For Kellwood, buying Smart Shirts was a smart decision as it desperately need to diversify. Kellwood was formed in 1961 by the merger of 15 suppliers of soft goods to the retail giant Sears and its name was a combination of two Sears executives – Charles Kellstadt and Robert E. Wood. In 1980, Sears still owned 20 percent of Kellwood and accounted for 80 percent of its sales, a high concentration that had hurt its business in the market downturn 5 years earlier. As Smart Shirts the company made high quality shirts and blouses for Gant, Arrow, and Eagle and also counted four big US department store chains Macy’s, Federated Department Stores, May and JC Penney as major clients. The acquisition of Smart Shirts enabled Kellwood to lessen its dependence on Sears.
Kellwood acquired 82 percent of the firm and under Kellwood ownership and Ying’s management, Smart Shirts continued to grow. In 1983, Kellwood bought the remaining shares of the firm and also absorbed the large 5 year old Sri Lankan garment manufacturing operations of Lo’s Mee Kwong Group which it placed under Smart Shirts’ management. ?In 1989, Kellwood acquired Saipan Manufacturers, Inc., a manufacturer of men’s shirts and sport shirts in North Mariana for export to the United States and once again rolled it under Smart Shirts. By the end of the 1980s, Smart Shirts accounted for more than 40 percent of Kellwood’s operating profits and helped supplant the losses from the rapidly declining Sears. (Kellwood bought out Sears’ stake in the firm in 1984 and also represented less than 50 percent by that time)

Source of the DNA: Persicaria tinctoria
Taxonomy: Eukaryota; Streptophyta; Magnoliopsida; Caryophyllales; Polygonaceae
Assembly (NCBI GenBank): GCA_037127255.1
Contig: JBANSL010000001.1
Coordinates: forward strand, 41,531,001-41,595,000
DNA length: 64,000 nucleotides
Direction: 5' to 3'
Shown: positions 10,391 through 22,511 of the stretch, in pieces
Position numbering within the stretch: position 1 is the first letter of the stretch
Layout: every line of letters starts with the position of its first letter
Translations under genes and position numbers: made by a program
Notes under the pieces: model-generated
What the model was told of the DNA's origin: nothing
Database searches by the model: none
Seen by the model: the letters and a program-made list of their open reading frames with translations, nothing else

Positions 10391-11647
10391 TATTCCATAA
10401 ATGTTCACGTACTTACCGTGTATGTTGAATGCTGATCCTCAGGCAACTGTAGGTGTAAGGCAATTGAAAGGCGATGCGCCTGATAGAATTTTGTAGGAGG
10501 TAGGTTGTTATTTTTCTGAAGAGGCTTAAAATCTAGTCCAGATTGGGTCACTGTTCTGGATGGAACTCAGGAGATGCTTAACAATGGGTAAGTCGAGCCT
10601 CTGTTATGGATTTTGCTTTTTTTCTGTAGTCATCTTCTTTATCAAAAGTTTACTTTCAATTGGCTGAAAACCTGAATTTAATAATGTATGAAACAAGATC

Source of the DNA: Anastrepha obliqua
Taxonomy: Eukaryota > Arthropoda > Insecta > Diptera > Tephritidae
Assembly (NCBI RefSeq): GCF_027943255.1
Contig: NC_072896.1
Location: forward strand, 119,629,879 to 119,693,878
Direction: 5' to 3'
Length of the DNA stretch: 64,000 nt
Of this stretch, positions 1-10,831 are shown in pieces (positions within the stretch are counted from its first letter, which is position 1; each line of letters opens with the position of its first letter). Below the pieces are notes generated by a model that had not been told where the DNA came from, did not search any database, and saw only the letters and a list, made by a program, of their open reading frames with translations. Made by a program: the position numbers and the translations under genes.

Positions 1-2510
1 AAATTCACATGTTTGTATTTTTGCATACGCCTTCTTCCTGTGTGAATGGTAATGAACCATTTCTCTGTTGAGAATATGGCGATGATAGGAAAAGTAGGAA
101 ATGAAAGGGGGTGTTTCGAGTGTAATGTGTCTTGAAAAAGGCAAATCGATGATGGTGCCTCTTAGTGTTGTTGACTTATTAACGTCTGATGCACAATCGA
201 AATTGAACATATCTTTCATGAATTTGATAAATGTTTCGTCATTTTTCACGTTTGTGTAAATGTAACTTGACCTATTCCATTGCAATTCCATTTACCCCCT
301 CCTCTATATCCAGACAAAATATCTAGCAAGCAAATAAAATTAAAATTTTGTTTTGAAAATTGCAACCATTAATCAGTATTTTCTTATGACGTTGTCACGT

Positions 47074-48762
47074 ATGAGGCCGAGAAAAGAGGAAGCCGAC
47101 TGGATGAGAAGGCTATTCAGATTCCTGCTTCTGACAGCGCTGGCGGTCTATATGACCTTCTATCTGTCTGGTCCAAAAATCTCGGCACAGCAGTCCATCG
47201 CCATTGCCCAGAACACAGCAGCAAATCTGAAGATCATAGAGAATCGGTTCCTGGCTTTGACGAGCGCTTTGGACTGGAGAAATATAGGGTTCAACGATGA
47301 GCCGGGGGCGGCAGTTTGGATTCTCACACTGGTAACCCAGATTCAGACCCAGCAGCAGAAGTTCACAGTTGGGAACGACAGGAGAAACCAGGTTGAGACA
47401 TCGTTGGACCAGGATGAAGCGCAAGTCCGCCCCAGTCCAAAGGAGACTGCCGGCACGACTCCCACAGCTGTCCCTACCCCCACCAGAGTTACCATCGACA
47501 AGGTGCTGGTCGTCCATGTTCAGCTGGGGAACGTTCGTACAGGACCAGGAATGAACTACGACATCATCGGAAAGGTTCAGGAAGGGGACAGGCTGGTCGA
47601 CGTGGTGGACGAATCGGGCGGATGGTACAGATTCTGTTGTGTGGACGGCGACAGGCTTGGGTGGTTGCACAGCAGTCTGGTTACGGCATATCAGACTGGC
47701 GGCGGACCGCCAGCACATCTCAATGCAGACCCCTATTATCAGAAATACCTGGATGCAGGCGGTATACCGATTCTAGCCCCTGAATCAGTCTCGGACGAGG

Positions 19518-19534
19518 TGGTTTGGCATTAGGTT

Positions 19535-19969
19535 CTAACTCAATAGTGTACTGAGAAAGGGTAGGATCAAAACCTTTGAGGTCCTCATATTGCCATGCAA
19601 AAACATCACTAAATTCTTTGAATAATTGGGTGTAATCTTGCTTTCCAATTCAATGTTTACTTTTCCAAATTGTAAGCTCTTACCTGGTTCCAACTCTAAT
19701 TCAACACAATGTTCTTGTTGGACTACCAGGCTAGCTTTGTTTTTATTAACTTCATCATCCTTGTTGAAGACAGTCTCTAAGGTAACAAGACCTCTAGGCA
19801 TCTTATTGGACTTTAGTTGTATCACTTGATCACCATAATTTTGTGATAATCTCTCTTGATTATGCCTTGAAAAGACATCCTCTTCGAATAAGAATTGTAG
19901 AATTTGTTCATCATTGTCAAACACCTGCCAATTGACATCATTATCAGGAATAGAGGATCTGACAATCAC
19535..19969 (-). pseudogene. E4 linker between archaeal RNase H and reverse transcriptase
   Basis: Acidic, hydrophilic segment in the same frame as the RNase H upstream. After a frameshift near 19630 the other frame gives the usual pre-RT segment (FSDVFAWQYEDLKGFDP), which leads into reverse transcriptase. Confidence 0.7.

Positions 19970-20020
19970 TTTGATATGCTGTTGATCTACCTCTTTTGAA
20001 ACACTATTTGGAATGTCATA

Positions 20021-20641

Ying eventually retired from Smart Shirts and moved to Vancouver where he was instrumental in the founding of St John’s College at the University of British Columbia to continue the legacy of his alma mater St John’s University.
In 2007, Shengzhou Sunrise textile technology company limited was established, which is the 1st phase of the shengzhou textile manufacturing base, in 2014, the second phase was completed, the base covered an area of 660 mu, the total construction space covered more than 280,000 square meters, with the capacity of Dyed yarn 11,700 tons and high classic woven fabric 50 million meters per year.
In 2007, Kellwood sold Smart Shirts to Shanghai-listed Youngor Group for US$120 million in cash and its real estate assets to another party for US$41 million in cash. At the time, Smart Shirts was doing roughly US$400 million in sales with $10 million in profits and clients included Nautica, Liz Claiborne, Oscar de la Renta, and Perry Ellis with 14 manufacturing facilities located in China, Hong Kong, Sri Lanka and the Philippines.
To strengthen the leading position in the textile industry and make good use of the internal group advantage, Sunrise group merged the 1st Hongkong Garment manufacturer “Smart Shirts Group”，which originally belonged to “Youngor Group”, so that we had established the whole industry chain integration, in another side, inherited the oversea garment manufacturing base with the production capability of 40 million Pcs and the matured management team.
In 2013, based on the primary oversea garment industry layout, established Spinning Mill in Vietnam with 30,000 spindles of capacity.
In 2014, established the first Mill factory in Vietnam with capacity of 45,000,000 Meters high-class Woven Fabric and 4,000 Tons high class Knits Fabric.
Merged and acquisitioned Vietnam Textile, completed reconstructing joint-stock, realized whole industry chain layout in Vietnam.
Merged and acquisitioned Romania Factory "Trans Euro Textile", dominate the strategy commanding height.